Near Washtucna in Franklin County, Washington — The American West (Northwest)
Stealing a Stream
When the floods surged across the area, they cut a path through the fractured basalt beneath the Palouse Hills. Today, the river continues to follow the route created by the floods.
Transforming a Landscape
The floods stripped away hundreds of feet of soil and carved a maze of coulees, abandoned river channels, and buttes that extend 11 miles between Washtucna Coulee and the Snake River.
(Center Photo Caption)
Now dry, Washtucna Coulee was once the channel of the Palouse River.
(Right Map Caption)
The floods overwhelmed existing rivers and streams, spilling over the landscape and slamming into the Snake River. Most of the water flowed downriver towards the Columbia River, but some was forced upriver to Lewiston, Idaho and beyond.
Erected by Washington State Parks.
Location. 46° 39.811′ N, 118° 13.649′ W. Marker is near Washtucna, Washington, in Franklin County. Marker can be reached from Palouse Falls Road 2.4 miles west of Washington Highway 261. Touch for map.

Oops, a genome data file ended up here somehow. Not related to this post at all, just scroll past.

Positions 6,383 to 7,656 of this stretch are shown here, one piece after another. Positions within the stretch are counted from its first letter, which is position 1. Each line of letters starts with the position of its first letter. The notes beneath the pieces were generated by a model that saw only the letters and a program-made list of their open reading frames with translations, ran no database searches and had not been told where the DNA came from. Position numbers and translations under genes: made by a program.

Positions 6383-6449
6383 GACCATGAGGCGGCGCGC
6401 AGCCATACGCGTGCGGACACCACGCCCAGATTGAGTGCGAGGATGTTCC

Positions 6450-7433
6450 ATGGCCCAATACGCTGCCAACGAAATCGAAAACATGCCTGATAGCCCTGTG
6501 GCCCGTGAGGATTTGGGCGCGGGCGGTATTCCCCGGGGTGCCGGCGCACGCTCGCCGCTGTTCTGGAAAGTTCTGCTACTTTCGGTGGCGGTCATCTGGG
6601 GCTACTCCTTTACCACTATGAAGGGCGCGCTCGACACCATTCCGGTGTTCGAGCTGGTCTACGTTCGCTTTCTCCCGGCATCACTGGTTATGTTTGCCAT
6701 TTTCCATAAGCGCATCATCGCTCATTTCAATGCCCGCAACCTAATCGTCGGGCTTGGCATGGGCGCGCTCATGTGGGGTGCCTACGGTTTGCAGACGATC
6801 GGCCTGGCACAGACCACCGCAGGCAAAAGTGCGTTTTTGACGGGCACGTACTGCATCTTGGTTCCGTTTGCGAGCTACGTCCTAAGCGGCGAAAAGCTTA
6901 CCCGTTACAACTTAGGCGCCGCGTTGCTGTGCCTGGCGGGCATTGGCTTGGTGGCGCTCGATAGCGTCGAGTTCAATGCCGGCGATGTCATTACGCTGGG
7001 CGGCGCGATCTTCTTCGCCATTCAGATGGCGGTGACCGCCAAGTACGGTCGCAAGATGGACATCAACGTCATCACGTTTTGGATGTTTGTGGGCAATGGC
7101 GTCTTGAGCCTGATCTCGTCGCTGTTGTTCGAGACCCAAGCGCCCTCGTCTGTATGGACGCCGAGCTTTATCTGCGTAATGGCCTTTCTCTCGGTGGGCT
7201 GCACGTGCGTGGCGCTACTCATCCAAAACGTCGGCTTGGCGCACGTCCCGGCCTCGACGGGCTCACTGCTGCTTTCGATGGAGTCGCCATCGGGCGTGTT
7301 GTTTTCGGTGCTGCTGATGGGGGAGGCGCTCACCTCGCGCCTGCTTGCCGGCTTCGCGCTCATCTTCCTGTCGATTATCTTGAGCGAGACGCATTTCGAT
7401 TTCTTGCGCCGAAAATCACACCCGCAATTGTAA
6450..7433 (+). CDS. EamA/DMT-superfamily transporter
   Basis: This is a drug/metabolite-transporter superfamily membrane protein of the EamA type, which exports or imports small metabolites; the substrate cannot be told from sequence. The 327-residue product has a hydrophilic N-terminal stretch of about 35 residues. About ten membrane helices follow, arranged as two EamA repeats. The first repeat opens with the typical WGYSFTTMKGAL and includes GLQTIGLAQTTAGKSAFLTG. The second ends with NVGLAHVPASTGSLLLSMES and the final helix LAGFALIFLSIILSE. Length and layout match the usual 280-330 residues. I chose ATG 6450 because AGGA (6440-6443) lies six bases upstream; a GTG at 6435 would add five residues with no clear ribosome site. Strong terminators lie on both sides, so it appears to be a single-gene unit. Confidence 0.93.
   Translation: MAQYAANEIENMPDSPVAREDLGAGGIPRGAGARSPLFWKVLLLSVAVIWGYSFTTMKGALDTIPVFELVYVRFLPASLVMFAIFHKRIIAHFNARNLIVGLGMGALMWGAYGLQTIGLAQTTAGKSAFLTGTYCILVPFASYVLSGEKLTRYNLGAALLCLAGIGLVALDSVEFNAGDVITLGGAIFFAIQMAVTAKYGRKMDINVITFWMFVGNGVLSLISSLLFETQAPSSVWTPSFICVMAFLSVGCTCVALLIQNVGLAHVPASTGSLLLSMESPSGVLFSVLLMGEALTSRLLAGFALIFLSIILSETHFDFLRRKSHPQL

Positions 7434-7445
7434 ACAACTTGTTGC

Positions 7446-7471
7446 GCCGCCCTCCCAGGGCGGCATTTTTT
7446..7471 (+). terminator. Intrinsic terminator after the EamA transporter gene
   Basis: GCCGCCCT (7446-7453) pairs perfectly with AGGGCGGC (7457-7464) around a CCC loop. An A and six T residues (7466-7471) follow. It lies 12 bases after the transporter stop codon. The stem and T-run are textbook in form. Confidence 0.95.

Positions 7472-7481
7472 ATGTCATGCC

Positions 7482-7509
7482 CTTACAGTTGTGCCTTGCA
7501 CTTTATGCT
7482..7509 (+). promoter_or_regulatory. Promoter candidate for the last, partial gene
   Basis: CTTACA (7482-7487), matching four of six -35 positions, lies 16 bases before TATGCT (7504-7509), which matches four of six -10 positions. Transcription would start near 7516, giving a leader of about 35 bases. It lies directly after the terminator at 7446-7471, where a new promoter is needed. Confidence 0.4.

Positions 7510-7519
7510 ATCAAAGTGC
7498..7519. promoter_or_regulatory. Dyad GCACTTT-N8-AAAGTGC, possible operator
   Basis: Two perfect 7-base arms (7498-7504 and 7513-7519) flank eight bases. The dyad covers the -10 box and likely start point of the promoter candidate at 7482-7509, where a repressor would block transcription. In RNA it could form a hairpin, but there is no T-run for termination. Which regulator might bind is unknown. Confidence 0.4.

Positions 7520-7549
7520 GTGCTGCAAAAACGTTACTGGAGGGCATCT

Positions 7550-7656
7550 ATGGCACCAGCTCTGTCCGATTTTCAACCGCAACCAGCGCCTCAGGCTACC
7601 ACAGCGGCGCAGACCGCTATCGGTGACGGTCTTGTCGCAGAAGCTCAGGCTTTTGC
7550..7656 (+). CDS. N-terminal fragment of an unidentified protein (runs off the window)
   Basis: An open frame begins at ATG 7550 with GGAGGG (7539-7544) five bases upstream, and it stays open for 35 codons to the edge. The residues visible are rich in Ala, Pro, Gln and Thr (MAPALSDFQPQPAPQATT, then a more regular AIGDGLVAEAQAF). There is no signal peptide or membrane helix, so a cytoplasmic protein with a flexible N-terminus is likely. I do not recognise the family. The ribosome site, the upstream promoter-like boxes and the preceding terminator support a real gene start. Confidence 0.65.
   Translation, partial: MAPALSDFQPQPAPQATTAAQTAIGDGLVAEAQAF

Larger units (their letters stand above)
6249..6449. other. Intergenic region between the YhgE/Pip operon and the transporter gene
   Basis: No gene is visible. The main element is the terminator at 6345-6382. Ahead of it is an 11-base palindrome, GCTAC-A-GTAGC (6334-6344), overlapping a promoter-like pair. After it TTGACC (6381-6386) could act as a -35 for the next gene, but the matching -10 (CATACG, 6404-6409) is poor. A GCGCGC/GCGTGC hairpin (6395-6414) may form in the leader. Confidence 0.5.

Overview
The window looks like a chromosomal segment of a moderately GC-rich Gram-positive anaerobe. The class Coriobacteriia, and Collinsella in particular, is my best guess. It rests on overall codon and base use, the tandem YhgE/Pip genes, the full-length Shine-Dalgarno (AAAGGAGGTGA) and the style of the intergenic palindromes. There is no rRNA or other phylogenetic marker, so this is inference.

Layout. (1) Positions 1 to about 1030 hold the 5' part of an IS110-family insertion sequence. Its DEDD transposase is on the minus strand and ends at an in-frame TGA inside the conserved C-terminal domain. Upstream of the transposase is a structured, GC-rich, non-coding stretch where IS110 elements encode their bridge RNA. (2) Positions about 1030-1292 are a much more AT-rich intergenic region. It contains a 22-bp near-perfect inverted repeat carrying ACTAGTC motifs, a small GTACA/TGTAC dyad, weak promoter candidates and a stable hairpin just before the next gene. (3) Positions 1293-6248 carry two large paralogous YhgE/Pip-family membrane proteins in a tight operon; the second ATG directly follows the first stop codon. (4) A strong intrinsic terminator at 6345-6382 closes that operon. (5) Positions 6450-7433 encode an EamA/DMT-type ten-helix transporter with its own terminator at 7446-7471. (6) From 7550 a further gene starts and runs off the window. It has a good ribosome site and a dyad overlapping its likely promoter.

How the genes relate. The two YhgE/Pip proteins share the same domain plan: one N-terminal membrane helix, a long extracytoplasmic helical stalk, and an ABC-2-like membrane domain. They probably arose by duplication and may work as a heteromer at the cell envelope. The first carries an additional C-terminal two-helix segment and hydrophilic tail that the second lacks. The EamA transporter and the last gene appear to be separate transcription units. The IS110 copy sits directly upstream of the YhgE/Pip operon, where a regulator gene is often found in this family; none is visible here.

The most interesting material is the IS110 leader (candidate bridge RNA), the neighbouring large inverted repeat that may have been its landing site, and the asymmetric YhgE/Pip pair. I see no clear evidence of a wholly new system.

Other nearby markers. At least 4 other markers are within walking distance of this marker. Explore Massive Floodscapes! (within shouting distance of this marker); In the Path of Cataclysmic Floods (within shouting distance of this marker); Setting the Stage (within shouting distance of this marker); Overwhelming Proof for an "Outrageous" Theory (within shouting distance of this marker).
Also see . . . Palouse Falls - Wikipedia entry. This article also has links to Wikipedia entries on the Columbia River Basalt Group, the Channeled Scablands, and the Missoula Floods. (Submitted on May 6, 2015.)
Categories. • Natural Features •
Credits. This page was last revised on June 16, 2016. This page originally submitted on May 6, 2015, by Duane Hall of Abilene, Texas. This page has been viewed 196 times since then and 29 times this year. Photos: 1, 2, 3. submitted on May 6, 2015, by Duane Hall of Abilene, Texas.
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